|Bella Should Have Dumped Edward: Controversial Views on the Twilight Series by Michelle Pan|
|Reviewer: Ruth Ng|
|Summary: Definitely one for Twi-hards. Mostly predictable fan comments, although there were a few interesting debates too.|
|Buy? Yes||Borrow? Yes|
|Pages: 180||Date: August 2010|
|Publisher: Ulysses Press|
I'm sure die hard (Twi-hard) fans will love this book, since it gives them a little bit more about Bella and Edward and Jacob. All those things they've mulled over since the series ended are encapsulated in the topics raised here. Team Edward need not shake their heads in dismay at the book's title - it's controversial on purpose - and the question of who Bella should have ended up with is looked at from both points of view, along with other issues such as whether she should have become a vampire, the faithfulness of the films to the books and which character readers would most like to be.
It's a shame, actually, that the book starts with this 'who would you most like to be' question as it unsettled me to see a sixteen year old girl wanting to be Bella (who turns into a vampire by the end of the series) and a fourteen year old wanting to be Nessie who is half human, half vampire. I suppose if Twilight has been their first introductions to vamps then they can be forgiven for wanting to be one, since Stephenie Meyer did give us a whole family of 'vegetarian' vampires who are all very nice and touchy-feely, rather than the usual rip-your-throat-open types (who, to be fair, are also in the book - but of course they're not the sort that Bella falls in love with...)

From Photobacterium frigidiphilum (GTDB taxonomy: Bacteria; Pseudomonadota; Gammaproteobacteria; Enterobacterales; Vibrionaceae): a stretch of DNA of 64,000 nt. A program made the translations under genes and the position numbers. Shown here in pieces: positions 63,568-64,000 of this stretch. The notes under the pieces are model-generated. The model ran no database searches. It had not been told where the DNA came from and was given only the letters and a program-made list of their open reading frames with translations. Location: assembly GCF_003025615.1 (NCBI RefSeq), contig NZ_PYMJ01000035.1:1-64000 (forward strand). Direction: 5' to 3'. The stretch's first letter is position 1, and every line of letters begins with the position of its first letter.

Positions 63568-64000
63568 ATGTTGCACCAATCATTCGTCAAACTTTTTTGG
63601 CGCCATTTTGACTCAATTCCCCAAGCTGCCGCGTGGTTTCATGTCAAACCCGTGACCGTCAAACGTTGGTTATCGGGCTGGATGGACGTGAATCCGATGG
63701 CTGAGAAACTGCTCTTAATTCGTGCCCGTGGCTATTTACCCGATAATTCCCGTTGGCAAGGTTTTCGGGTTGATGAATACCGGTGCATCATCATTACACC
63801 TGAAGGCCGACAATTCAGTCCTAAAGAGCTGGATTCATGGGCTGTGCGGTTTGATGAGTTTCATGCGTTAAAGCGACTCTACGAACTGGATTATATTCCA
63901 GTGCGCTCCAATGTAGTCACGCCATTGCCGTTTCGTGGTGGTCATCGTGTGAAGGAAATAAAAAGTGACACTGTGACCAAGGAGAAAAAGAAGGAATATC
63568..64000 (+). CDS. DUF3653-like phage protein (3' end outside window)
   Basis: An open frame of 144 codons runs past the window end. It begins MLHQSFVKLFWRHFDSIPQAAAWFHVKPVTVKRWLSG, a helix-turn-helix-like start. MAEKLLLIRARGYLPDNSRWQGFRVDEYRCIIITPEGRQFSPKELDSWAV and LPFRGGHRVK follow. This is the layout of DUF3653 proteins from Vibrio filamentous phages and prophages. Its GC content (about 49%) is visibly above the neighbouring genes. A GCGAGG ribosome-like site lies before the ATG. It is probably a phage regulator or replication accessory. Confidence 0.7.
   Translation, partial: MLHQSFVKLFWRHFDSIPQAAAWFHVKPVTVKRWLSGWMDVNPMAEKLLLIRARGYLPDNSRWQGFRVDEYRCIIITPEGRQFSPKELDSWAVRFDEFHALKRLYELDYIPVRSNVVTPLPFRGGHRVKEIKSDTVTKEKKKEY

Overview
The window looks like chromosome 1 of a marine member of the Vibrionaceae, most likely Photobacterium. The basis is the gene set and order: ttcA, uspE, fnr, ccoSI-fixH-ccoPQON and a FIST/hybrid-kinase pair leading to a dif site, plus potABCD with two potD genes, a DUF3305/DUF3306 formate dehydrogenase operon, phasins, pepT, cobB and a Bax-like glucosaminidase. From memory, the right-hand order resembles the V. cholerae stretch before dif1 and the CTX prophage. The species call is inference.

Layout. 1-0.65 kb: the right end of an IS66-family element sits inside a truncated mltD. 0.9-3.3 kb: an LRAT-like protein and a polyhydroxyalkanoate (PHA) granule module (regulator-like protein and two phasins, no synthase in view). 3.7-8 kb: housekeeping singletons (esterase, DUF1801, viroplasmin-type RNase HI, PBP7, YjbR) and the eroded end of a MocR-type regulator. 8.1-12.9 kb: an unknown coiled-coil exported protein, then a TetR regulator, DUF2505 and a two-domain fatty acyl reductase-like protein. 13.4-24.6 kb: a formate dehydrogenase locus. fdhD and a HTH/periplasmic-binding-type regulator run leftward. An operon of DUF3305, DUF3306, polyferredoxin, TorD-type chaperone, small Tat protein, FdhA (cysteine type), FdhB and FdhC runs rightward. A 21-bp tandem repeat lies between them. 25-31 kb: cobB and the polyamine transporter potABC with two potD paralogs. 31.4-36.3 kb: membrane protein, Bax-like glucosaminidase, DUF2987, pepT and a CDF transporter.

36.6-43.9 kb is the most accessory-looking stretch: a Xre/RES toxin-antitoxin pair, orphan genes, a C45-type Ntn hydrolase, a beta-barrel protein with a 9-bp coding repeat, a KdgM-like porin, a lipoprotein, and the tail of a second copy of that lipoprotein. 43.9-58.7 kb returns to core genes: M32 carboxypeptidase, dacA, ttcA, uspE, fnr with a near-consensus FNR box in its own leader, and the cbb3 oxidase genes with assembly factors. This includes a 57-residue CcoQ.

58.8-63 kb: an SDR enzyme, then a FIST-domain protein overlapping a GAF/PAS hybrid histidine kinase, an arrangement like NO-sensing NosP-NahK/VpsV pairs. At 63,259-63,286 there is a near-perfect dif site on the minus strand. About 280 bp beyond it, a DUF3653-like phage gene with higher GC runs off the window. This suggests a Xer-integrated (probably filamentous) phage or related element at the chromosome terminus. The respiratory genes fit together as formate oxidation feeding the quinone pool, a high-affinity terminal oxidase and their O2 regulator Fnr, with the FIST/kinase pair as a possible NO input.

Anyway, I read on quickly, interested in the thoughts about which book is the best in the series and which is the worst, and I didn't get unsettled again until the chapter about whether I'd rather be a vampire or a werewolf. Personally I'm quite happy being me. Still, there were some more interesting thoughts, about the lack of a fight at the end of Breaking Dawn, 'imprinting is creepy' issues and thoughts about struggling plot lines. There's a chapter discussing whether comparisons between Twilight & Harry Potter are misguided, and I have to say that the the girl who declares that the only thing they have in common is the midnight release parties and Robert Pattison is a little bit misguided herself. She says Harry Potter is a series written about magic and adventure and good versus evil, while Twilight is about love and what love can overcome which makes me think she totally missed the point in Harry Potter because, really, that's all about love. Perhaps not the swoon when you look in my eyes type of love that we see between Bella and Edward, but it's still love. Anyway, you can see I started to get involved in the discussion myself at some points!